“A birrin pilot and her ground operator scramble to launch a Loyal Sky strike aircraft in defense of a forward Reclamation base being hammered by insurgent mortars and drones.”
The Kiln, once a semi-habitable region of intense heat and storms on Chriirah, was rendered a baked and heavily eroded wasteland in the aftermath of the fall of an earlier global birrin civilization.
High carbon industry pushed temperatures up around 60-70 degrees C, making average daytime temperatures lethal to unprotected birrin. However, the return of technological civilization has seen renewed interest in the region; ancient cities contain huge quantities of precious metals such as copper, electronics-bound gold, and cultural artifacts for power blocs with the resources to claim them.
Local insurgent groups and other major reclamation efforts have created a constant source of tension in the region and many birrin Houses have deployed military assets to protect their operations.
The Loyal Sky is one such asset; a short-range hybrid electric strike aircraft. To avoid debt with the Carbon Bank, much of the aircraft’s energy is derived from batteries charged at ground stations; an efficient turboshaft engine at the rear maintains battery levels during longer missions but primarily powers the cooling systems for the powerful electric engines. Power cells are distributed throughout the forward fuselage and within the wings, adding weight and placing the COG far forward. Some measure of protection for them is provided by slender internal armor plates.
The primary armament of the Loyal Sky is the nose mounted dual-barreled autocannon, firing down the centerline and passing through the ring-shaped electric motors driving the propellers. A modest munitions load can be carried beneath the fuselage, and an internal magazine of air to surface missiles can destroy hardened or more distant targets.
The single pilot of the Loyal Sky sits within a hardened windowless cocoon, well protected from projectiles or battery fires. The birrin’s four eyes are able to take in information from various directions simultaneously and so all external optical input is fed to a flight helmet from high magnification cameras and targeting systems mounted in front of the landing gear fairings. These cameras move along with the pilot’s eyes and so render the aircraft an extension of the birrin’s sensory system.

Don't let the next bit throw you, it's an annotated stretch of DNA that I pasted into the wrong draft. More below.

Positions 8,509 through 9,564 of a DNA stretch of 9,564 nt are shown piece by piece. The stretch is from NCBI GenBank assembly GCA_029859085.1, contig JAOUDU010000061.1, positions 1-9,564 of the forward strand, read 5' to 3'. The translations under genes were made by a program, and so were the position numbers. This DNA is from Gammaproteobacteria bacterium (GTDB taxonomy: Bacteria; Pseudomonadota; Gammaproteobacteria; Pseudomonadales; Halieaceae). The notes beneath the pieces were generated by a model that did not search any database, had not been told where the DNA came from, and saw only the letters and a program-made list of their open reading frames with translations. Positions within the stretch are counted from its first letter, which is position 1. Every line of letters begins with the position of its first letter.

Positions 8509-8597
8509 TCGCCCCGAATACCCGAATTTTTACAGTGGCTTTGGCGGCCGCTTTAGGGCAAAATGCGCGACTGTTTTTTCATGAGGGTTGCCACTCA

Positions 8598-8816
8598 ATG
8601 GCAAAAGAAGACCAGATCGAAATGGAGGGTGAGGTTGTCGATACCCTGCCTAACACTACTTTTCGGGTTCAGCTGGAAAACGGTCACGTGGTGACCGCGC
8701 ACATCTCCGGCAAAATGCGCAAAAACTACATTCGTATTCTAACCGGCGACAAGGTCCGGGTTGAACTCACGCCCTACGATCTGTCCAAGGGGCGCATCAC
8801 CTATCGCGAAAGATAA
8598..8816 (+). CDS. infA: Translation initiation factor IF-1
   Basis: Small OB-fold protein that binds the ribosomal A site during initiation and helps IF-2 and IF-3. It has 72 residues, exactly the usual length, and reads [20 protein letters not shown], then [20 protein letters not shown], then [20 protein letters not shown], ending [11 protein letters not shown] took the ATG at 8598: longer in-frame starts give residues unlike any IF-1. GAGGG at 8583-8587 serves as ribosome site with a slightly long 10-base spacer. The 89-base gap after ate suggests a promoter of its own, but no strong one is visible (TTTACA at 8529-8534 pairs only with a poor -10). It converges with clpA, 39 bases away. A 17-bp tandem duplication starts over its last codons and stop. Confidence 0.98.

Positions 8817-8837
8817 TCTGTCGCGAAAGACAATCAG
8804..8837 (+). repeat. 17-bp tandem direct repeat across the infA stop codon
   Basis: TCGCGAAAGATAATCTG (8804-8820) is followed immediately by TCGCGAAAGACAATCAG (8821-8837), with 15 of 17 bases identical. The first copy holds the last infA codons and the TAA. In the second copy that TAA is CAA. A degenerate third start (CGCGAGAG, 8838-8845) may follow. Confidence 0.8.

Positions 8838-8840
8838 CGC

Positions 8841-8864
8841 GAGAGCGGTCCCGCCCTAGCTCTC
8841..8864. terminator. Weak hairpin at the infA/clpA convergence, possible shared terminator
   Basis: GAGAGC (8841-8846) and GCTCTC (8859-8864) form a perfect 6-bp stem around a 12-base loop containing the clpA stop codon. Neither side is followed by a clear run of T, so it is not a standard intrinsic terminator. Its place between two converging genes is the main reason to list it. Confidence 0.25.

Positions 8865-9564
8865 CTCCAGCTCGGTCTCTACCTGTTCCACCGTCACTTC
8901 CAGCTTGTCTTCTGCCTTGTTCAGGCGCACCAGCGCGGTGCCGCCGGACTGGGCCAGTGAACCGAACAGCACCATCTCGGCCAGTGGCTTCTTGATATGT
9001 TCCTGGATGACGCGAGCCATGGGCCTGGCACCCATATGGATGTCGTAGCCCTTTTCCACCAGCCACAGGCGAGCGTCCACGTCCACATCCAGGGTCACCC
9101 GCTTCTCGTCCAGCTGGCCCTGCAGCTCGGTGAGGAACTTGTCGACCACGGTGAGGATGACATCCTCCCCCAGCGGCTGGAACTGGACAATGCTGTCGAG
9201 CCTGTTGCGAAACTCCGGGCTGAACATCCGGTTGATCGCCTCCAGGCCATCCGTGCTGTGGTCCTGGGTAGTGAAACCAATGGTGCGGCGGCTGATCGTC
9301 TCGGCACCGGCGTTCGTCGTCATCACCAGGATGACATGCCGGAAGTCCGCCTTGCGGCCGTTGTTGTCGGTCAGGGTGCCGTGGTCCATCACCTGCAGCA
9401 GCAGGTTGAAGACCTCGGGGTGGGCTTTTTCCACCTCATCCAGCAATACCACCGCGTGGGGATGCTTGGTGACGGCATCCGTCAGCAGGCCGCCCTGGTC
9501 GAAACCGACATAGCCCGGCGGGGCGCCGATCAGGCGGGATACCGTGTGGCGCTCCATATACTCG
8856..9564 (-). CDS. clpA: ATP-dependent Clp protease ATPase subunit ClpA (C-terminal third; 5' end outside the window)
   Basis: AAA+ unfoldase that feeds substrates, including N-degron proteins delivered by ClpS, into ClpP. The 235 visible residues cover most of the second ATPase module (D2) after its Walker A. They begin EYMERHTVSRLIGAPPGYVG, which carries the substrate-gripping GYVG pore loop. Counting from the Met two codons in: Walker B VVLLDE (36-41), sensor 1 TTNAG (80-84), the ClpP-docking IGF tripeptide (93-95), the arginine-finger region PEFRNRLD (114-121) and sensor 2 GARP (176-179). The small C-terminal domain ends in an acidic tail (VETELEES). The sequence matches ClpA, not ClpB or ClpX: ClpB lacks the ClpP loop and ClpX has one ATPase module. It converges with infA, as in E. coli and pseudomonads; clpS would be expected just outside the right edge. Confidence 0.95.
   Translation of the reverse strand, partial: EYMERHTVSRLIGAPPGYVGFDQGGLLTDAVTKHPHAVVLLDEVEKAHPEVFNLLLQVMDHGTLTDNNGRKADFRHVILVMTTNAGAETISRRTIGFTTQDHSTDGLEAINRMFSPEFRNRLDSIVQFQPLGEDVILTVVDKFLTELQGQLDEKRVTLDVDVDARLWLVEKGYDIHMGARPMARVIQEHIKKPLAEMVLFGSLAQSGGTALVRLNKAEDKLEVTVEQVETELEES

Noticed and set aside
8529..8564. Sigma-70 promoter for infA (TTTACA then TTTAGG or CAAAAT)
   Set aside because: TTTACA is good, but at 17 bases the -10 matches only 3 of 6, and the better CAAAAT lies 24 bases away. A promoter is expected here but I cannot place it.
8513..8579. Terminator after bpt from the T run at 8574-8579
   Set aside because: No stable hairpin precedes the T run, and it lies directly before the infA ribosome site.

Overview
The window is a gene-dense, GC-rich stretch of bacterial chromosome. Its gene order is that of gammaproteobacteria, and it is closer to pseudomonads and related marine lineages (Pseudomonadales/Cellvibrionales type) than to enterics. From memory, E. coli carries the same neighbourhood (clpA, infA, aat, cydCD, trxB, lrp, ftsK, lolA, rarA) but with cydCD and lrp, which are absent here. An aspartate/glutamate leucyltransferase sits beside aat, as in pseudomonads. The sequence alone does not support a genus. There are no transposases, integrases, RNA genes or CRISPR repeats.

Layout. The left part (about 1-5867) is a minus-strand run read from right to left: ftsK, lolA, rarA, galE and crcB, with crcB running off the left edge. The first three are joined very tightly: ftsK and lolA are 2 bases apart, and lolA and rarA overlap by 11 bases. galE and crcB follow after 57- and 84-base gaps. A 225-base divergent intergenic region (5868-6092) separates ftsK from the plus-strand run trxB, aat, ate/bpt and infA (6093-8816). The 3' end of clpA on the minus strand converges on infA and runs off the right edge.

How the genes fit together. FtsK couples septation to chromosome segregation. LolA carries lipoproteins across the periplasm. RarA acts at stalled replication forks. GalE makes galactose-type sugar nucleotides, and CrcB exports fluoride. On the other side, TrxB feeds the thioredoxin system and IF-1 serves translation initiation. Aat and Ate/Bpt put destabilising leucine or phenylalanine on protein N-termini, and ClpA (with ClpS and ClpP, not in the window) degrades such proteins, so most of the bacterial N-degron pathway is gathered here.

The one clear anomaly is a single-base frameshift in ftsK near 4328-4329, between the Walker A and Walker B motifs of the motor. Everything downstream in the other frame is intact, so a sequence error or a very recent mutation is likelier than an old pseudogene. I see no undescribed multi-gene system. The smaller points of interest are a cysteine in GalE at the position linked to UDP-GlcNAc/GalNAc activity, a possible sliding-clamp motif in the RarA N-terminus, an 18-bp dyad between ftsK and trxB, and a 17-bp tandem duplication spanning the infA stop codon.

The job is hazardous and the Kiln unforgiving, and advanced safety features are incorporated into Kiln rated Loyal Skys. Small optical periscopes allow forward and rear vision in the event of total electrical failure, enough for navigation and landing if the need arises. The lack of a windshield means the pilot can be well protected in the core of the vehicle, and the entire cockpit can in explosively ejected in emergencies. This parachute equipped ejection pod can keep a pilot alive long enough to be extracted by recovery aircraft. Usually.
To bad that prop-plane era ended so fast
It is pretty interesting what a major role aviation technology played in the gradual renewed exploration of the Kiln region and the extraction of its pre-Fall ruins and treasures. Too bad the socio-economic setup of the renewed technological civilisation probably doesn't allow for rogue groups of birrin prospectors causing trouble in the Kiln. Birrin sky pirates, fending off government aerial forces as cover for ground units of illegal scavengers, could be a cool element for the setting. But I'm guessing it's really just the occassional insurgents, with decidedly less advanced technology and less manpower.
The aircraft look alien but not stupid - excellent work sir
or just a fucking amazing drawing
DUDE YOU'RE THE BEST DRAWER I'VE EVER SEEN
Now, taking a good look there is one thing I wonder, though. Where exactly does the escape capsule separate during egress? The ventral stabilizer and centerline pylon seem to indicate it ejects upwards, but cannot seem to find any separation line. The fuselage is very obviously segmented, though, especially in front of the intake. Since ejection assumes a total airframe loss, does the entire turboshaft compartment separate to expose the capsule?
Used to design spacecraft with non-anthropomorphic creatures in mind a few years ago, but always came up short when it came to rescue systems. Good to see someone else has given the same subject thought - and masterfully succeeded.